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Blindness

Nov 4, 2018 | Witness – John’s Jesus Story | Part 10: Blindness

John 9 (NIV)Jesus Heals a Man Born Blind

9 As he went along, he saw a man blind from birth. His disciples asked him, “Rabbi, who sinned, this man or his parents, that he was born blind?” “Neither this man nor his parents sinned,” said Jesus, “but this happened so that the works of God might be displayed in him. As long as it is day, we must do the works of him who sent me. Night is coming, when no one can work. While I am in the world, I am the light of the world.” After saying this, he spit on the ground, made some mud with the saliva, and put it on the man’s eyes. “Go,” he told him, “wash in the Pool of Siloam” (this word means “Sent”). So the man went and washed, and came home seeing. His neighbors and those who had formerly seen him begging asked, “Isn’t this the same man who used to sit and beg?”Some claimed that he was. Others said, “No, he only looks like him.” But he himself insisted, “I am the man.” 10 “How then were your eyes opened?” they asked.11 He replied, “The man they call Jesus made some mud and put it on my eyes. He told me to go to Siloam and wash. So I went and washed, and then I could see.” 12 “Where is this man?” they asked him. “I don’t know,” he said.

The Pharisees Investigate the Healing

13 They brought to the Pharisees the man who had been blind. 14 Now the day on which Jesus had made the mud and opened the man’s eyes was a Sabbath. 15 Therefore the Pharisees also asked him how he had received his sight. “He put mud on my eyes,” the man replied, “and I washed, and now I see.”

16 Some of the Pharisees said, “This man is not from God, for he does not keep the Sabbath.” But others asked, “How can a sinner perform such signs?” So they were divided. 17 Then they turned again to the blind man, “What have you to say about him? It was your eyes he opened.” The man replied, “He is a prophet.”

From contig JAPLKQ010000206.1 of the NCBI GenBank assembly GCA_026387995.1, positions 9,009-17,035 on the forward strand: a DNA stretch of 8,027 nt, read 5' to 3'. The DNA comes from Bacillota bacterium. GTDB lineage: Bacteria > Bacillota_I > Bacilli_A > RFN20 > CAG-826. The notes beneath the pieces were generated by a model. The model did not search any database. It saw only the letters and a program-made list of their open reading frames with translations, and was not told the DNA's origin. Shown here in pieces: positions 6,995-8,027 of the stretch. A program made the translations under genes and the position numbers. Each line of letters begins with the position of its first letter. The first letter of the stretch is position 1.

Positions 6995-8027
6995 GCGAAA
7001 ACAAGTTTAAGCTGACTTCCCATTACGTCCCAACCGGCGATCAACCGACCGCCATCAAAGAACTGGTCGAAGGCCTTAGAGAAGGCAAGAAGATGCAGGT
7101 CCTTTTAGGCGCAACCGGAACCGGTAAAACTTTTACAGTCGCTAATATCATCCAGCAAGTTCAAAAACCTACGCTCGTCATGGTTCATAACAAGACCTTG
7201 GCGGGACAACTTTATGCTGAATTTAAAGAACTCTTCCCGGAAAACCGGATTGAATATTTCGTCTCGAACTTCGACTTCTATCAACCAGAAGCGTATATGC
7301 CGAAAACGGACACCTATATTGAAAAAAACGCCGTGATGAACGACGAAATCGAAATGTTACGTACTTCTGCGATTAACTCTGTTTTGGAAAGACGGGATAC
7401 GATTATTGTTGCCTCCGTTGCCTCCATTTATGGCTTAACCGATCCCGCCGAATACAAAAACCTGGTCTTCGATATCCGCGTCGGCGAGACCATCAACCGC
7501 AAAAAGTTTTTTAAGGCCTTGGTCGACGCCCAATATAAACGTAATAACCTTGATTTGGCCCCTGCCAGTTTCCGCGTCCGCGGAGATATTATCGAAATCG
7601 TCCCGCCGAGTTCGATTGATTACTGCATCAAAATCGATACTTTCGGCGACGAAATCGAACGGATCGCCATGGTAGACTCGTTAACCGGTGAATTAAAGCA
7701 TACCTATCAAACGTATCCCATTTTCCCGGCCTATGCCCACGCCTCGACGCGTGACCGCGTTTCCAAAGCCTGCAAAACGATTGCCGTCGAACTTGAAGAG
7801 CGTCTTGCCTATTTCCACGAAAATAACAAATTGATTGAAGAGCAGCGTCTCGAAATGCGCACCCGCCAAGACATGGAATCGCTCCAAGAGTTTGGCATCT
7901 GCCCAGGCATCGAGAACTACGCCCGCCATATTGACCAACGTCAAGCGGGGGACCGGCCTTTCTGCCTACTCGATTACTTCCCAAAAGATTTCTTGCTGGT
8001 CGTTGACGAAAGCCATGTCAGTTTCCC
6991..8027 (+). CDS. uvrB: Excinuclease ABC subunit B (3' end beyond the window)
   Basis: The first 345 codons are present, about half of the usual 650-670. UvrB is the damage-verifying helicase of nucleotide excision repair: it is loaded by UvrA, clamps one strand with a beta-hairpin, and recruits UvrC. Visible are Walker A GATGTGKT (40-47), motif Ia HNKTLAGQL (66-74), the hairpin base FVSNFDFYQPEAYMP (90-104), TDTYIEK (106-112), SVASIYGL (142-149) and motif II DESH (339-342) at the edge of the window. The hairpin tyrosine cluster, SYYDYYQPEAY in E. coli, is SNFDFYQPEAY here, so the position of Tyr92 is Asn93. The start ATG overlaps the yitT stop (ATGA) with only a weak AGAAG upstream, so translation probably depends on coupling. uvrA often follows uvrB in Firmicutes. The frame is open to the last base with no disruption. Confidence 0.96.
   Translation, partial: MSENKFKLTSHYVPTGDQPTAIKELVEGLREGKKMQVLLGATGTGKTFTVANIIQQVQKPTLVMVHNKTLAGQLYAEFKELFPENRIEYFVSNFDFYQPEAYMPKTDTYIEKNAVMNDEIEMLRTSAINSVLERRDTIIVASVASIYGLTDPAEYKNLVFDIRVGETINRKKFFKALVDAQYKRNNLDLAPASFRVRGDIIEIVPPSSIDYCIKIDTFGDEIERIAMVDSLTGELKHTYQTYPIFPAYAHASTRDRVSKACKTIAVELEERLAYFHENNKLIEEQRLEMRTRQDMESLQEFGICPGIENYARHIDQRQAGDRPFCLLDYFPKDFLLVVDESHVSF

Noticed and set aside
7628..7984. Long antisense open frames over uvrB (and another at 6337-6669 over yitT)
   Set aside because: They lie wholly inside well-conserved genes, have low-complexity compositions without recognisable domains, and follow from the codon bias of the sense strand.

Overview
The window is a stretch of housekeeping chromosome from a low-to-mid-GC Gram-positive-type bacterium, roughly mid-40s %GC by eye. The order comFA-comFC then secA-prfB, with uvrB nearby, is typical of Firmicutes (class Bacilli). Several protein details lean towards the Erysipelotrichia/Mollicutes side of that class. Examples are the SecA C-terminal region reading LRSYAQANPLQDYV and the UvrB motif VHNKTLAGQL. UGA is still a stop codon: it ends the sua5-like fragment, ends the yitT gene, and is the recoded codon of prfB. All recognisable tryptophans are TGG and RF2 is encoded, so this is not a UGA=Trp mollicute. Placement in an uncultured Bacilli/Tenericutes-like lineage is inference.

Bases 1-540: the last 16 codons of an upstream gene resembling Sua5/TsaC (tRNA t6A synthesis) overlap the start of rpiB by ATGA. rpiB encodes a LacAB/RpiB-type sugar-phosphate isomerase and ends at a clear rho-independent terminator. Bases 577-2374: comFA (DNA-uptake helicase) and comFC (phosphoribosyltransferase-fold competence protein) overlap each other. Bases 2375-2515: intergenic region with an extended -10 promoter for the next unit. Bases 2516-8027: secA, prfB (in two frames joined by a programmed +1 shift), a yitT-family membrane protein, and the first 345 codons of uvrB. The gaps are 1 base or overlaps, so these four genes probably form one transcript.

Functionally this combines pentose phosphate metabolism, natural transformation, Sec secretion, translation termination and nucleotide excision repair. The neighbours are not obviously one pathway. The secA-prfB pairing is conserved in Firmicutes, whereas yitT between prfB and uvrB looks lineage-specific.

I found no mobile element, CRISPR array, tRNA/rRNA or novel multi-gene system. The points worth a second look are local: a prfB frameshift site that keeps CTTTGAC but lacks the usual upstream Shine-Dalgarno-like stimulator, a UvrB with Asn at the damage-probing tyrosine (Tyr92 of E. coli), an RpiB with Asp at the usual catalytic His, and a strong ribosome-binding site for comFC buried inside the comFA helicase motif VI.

18 They still did not believe that he had been blind and had received his sight until they sent for the man’s parents. 19 “Is this your son?” they asked. “Is this the one you say was born blind? How is it that now he can see?”20 “We know he is our son,” the parents answered, “and we know he was born blind. 21 But how he can see now, or who opened his eyes, we don’t know. Ask him. He is of age; he will speak for himself.” 22 His parents said this because they were afraid of the Jewish leaders, who already had decided that anyone who acknowledged that Jesus was the Messiah would be put out of the synagogue. 23 That was why his parents said, “He is of age; ask him.” 24 A second time they summoned the man who had been blind. “Give glory to God by telling the truth,” they said. “We know this man is a sinner.” 25 He replied, “Whether he is a sinner or not, I don’t know. One thing I do know. I was blind but now I see!”

26 Then they asked him, “What did he do to you? How did he open your eyes?”

27 He answered, “I have told you already and you did not listen. Why do you want to hear it again? Do you want to become his disciples too?”

28 Then they hurled insults at him and said, “You are this fellow’s disciple! We are disciples of Moses! 29 We know that God spoke to Moses, but as for this fellow, we don’t even know where he comes from.” 30 The man answered, “Now that is remarkable! You don’t know where he comes from, yet he opened my eyes. 31 We know that God does not listen to sinners. He listens to the godly person who does his will. 32 Nobody has ever heard of opening the eyes of a man born blind. 33 If this man were not from God, he could do nothing.” 34 To this they replied, “You were steeped in sin at birth; how dare you lecture us!” And they threw him out.